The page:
Pain Processing in the Isolated Spinal Cord: Adaptive Nociceptive Modifications
Puga, Denise Alejandra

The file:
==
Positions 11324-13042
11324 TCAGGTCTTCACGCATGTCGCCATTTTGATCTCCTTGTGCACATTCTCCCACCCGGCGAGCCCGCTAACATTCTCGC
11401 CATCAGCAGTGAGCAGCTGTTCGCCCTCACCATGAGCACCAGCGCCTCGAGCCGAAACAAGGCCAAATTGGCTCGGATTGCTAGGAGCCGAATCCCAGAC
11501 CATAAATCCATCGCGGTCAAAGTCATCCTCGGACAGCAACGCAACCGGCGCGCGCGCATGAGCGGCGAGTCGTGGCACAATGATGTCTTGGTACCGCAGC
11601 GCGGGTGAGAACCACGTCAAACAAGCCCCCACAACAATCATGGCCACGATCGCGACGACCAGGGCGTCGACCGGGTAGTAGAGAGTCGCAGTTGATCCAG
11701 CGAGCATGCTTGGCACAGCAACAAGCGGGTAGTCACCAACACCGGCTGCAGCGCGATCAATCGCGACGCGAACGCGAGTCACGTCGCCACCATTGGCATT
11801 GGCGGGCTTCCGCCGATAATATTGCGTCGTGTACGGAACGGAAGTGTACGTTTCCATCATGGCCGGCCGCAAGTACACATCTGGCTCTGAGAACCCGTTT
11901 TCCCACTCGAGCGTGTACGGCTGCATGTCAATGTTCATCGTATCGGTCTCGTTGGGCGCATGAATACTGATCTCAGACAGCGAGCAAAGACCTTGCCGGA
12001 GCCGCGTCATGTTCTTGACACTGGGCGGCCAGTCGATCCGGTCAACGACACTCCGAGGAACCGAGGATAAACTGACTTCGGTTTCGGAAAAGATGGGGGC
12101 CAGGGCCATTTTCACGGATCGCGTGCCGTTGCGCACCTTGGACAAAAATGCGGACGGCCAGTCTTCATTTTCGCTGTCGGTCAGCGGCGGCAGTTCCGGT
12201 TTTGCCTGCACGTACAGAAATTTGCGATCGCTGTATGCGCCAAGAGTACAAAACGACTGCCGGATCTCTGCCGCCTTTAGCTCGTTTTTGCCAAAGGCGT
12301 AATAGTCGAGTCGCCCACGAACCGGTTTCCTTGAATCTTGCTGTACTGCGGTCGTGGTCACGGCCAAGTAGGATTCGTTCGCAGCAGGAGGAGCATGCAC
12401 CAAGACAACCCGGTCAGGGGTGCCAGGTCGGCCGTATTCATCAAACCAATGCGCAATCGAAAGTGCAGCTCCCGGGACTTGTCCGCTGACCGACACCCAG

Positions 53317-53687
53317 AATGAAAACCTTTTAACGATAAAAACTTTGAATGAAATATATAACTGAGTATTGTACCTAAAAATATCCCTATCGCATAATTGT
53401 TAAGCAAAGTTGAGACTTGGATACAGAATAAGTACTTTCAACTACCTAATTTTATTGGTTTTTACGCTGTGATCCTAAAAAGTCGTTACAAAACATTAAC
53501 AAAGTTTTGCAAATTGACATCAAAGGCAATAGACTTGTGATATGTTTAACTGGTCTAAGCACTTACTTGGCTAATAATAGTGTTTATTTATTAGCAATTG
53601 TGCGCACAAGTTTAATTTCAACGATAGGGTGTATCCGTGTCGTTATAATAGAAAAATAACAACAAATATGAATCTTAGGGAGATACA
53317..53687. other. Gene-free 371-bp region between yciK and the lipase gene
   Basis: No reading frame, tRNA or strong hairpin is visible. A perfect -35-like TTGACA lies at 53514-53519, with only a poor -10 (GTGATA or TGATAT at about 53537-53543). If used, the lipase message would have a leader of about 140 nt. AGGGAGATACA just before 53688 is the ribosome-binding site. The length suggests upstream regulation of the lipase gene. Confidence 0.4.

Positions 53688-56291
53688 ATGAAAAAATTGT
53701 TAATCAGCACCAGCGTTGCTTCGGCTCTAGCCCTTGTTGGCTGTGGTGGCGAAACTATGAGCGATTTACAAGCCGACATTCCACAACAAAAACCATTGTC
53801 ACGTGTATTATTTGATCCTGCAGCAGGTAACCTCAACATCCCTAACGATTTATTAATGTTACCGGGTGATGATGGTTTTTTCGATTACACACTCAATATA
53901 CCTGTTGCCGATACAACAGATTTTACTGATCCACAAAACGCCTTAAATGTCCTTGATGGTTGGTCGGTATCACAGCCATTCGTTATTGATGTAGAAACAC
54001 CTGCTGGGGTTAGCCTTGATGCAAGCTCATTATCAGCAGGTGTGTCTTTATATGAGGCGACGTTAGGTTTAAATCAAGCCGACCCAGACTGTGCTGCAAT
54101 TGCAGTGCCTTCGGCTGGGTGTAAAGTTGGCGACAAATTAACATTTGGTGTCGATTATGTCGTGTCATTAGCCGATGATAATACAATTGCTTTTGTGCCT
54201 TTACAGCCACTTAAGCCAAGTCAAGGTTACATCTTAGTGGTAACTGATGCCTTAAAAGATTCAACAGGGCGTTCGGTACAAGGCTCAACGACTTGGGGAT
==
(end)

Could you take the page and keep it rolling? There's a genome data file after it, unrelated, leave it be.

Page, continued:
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We utilize a simple instrumental (response-outcome) learning task to measure spinal plasticity in the isolated spinal cord. Peripheral uncontrollable nociceptive input has been shown to disrupt spinal instrumental learning and induce enhance tactile reactivity. In contrast, 1.5mA of continuous shock has been found to induce antinociception and protect spinal plasticity from the detrimental consequences of uncontrollable stimulation. The experiments of this dissertation examined the link between the beneficial effects of continuous stimulation and antinociception. The results replicated previous work examining the protective and antinociceptive effect of 1.5mA of continuous shock (Experiments 1-2). Novel to this research was the inclusion of a lower (0.5mA) intensity continuous stimulation. Results revealed that 0.5mA of continuous shock induced a comparable antinociception to that seen with 1.5mA of continuous shock (Experiment 1). At this lower intensity, however, continuous shock was unable to protect the isolated spinal cord from the detrimental effect of intermittent stimulation (Experiment 2). Further examination revealed that co-administration of intermittent and continuous shock did not affect continuous shockinduced antinociception. This was true at both the higher (1.5mA) and lower (0.5mA) intensities of continuous shock (Experiment 3). When 0.5mA of continuous shock was administered prior to intermittent shock, this intensity of continuous shock was better able to immunize the spinal cord from the induction of the learning deficit than 1.5mA (Experiment 4). Further analysis called into question the link between antinociception and the protective effect of continuous shock, as the beneficial effect of continuous shock outlasted the expression of antinociception (Experiment 5). Moreover, 0.5mA of continuous shock was found to reverse the expression of the learning deficit, when continuous stimulation was given after intermittent shock treatment (Experiment 6). While blocking the induction of antinociception was not sufficient to prevent the immunizing effect of continuous shock, data suggest that the mu opioid receptor is implicated in the beneficial impact of continuous stimulation (Experiments 7 and 8). Endogenous brain derived neurotrophic factor (BDNF) release was also found to play a role (Experiment 9). Moreover, continuous shock was found to down-regulate the expression of early genes implicated in the development of central sensitization, c-fos and c-jun. Finally, we found that while continuous stimulation was detrimental to locomotor recovery after spinal cord injury, the combined treatment of continuous and intermittent shock did not negatively affect recovery (Experiments 11 and 12).